4. Decorative Kitchen Lighting
Lighting that adds style to the room as a work of art in itself, such as pendants, chandeliers and sconces.
How do I incorporate decorative lighting into my kitchen?
Now that you have considered all of your sources of light, it is time to think about whether you would like them to be a decorative feature or a hidden source. Pendants are the obvious choice as decorative lighting. Ensure they are hung at a height that allows for food prep, but not so close to the ceiling as to look strange. Ask a helpful friend to hold the light fitting in situ while you consider the appropriate height and whether the style of the pendant suits the style of the room and surrounding zones.
Mistakes to avoid
Decorative lighting that does not suit the room in which it is placed or the adjacent zone is a mistake. That beautiful pendant you saw in the lighting showroom is not necessarily the right pendant for the room. Make sure you take it home to try it in situ before having it installed. Consider the style of the kitchen and adjacent rooms. If you are unsure, ask your designer.
5. Natural Kitchen Lighting
Natural lighting is the favoured solution to lighting interiors. Of course, it can be difficult to bring the light into houses, particularly in high-density areas. While it is the most highly coveted and on the whole most energy efficient, it does have problems that need to be addressed.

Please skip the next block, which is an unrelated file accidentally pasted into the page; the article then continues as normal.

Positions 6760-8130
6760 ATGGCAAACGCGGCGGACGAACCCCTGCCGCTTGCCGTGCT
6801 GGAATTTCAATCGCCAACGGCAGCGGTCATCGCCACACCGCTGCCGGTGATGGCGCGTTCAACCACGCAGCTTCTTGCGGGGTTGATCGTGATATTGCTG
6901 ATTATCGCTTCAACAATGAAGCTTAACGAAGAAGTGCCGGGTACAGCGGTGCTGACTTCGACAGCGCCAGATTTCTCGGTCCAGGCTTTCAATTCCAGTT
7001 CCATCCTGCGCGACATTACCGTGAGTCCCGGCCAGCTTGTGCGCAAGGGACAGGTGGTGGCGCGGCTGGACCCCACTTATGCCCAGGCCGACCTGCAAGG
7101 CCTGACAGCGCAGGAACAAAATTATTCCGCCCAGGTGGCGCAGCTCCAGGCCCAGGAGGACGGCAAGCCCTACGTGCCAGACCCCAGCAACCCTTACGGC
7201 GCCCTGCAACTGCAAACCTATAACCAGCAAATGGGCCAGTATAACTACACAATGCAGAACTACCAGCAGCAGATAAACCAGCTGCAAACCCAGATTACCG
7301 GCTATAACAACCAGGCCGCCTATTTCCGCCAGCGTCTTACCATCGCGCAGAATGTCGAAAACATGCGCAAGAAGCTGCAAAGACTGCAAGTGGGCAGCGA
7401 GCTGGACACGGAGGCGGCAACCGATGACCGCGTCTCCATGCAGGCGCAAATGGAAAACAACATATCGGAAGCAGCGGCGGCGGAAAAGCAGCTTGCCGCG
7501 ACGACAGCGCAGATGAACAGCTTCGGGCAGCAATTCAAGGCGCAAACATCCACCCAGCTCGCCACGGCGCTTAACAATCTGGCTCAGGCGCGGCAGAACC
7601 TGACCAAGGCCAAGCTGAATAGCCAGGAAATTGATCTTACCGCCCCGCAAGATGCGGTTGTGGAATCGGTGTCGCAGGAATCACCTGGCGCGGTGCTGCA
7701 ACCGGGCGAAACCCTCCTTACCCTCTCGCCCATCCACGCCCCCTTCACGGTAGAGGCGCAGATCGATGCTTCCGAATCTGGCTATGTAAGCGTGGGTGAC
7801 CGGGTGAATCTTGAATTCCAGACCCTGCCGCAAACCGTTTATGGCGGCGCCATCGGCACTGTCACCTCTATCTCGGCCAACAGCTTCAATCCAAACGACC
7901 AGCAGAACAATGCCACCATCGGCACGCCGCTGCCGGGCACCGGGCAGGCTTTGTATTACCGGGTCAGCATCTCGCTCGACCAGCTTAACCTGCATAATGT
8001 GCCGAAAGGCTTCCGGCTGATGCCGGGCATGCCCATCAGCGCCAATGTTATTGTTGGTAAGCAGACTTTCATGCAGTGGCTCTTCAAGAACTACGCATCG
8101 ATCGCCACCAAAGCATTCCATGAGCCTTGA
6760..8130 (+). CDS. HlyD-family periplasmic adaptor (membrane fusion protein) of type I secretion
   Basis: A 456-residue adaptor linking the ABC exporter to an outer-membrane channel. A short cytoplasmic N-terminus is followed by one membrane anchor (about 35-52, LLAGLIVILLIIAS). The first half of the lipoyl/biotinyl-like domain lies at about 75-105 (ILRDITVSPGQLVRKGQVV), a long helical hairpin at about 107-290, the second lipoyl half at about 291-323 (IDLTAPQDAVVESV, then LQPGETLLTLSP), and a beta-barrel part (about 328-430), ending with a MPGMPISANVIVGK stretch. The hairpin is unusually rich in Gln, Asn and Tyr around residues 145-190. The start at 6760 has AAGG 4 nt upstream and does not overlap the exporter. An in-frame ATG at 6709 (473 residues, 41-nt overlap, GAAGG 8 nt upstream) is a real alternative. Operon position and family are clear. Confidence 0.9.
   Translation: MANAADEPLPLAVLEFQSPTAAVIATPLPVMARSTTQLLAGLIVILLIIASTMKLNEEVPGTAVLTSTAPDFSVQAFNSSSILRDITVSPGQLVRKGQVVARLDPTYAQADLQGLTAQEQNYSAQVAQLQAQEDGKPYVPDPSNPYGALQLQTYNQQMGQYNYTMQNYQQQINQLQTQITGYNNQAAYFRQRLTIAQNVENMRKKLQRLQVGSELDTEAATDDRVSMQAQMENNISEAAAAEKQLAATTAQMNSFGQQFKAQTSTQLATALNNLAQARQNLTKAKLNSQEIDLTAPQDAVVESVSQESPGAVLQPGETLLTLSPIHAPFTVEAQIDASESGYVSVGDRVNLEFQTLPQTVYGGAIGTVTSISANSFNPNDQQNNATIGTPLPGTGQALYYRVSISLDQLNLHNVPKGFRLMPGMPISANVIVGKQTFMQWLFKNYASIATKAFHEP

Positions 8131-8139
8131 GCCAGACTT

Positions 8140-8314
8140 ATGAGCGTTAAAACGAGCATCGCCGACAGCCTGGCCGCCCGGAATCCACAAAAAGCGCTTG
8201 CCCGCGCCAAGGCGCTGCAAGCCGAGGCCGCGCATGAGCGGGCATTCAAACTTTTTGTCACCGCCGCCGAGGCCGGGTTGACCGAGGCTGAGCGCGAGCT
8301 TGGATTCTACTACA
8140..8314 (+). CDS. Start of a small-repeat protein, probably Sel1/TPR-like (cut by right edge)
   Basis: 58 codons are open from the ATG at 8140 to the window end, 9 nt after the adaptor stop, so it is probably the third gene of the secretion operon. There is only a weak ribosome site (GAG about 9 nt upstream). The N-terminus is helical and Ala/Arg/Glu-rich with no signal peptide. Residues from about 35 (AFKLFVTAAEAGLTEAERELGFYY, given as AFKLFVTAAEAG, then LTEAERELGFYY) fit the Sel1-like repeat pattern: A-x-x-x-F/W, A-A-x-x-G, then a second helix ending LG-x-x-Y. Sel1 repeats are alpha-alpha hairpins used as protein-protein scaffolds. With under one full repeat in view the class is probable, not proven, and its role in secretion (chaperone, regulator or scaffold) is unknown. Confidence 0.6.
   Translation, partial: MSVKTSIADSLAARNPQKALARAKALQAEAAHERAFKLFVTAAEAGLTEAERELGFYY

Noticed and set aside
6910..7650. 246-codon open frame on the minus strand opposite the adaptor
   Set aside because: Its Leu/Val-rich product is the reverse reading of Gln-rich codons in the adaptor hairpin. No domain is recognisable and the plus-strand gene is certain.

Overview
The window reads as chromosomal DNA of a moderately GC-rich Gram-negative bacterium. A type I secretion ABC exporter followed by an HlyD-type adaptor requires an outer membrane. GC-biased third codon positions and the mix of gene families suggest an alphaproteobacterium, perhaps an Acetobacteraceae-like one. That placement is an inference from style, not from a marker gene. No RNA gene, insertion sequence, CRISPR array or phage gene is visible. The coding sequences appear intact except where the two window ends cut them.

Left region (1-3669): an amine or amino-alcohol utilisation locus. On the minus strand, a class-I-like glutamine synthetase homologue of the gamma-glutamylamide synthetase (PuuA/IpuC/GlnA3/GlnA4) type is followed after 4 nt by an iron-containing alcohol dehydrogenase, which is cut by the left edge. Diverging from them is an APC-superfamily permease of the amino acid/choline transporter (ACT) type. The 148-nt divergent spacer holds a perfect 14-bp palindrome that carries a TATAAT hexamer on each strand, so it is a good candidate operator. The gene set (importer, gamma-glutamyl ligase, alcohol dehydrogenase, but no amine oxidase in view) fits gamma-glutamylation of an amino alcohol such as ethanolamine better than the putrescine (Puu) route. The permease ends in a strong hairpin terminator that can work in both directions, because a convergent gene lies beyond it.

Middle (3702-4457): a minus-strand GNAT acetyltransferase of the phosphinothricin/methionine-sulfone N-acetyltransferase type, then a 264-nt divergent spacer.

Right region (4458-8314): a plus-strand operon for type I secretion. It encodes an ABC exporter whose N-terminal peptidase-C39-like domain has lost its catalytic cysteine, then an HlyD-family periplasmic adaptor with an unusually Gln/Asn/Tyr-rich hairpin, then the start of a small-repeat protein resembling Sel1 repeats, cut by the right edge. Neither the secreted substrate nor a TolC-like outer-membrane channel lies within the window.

Natural light can bring with it too much heat, making the energy efficiency of this light source questionable if not treated with caution. Internal blinds offer a cheap and convenient solution for too much heat coming in some windows. Window splashbacks, however, may need an external blind (internal blinds may be a fire hazard if placed near the cooktop).
Natural light can also damage some materials and components. White plastic (such as on microwaves and toasters) tends to yellow in constant direct sunlight; some coatings may yellow or peel. Check with your designer as to the particular characteristics of the materials within your kitchen to find out if they are suitable for your unique kitchen space.
How do I incorporate natural lighting into my kitchen?
There are two main sources of natural light in homes. The first is, of course, windows – from eye-level windows to window splashbacks to double ceiling height ‘lanterns’ – all bring in the natural light. Talk with your designer about the solutions that suit the design of your kitchen and can be practically installed.
The second to consider is skylights – again heat may be a factor that needs to be mitigated. Consider a diffusing cover rather than a clear cover. Note that installing a skylight after the kitchen has been put in is going to make a dusty mess.
Mistakes to avoid
If the sources of natural light you have chosen cast too much on materials that are easily sun-damaged, your kitchen will not last as long as expected. Ensure you talk with your designer about the materials you have chosen and the natural light each will be exposed to.
If choosing a window splashback too light your work area, don’t forget to install under cabinet lighting that will light the space when it is dark outside.
Whatever your style, kitchen lighting is integral to the mood it creates and also the practicality of the room as a food-preparation zone. Give careful consideration to your lighting and you will have a kitchen that complements your home and sets off its unique features.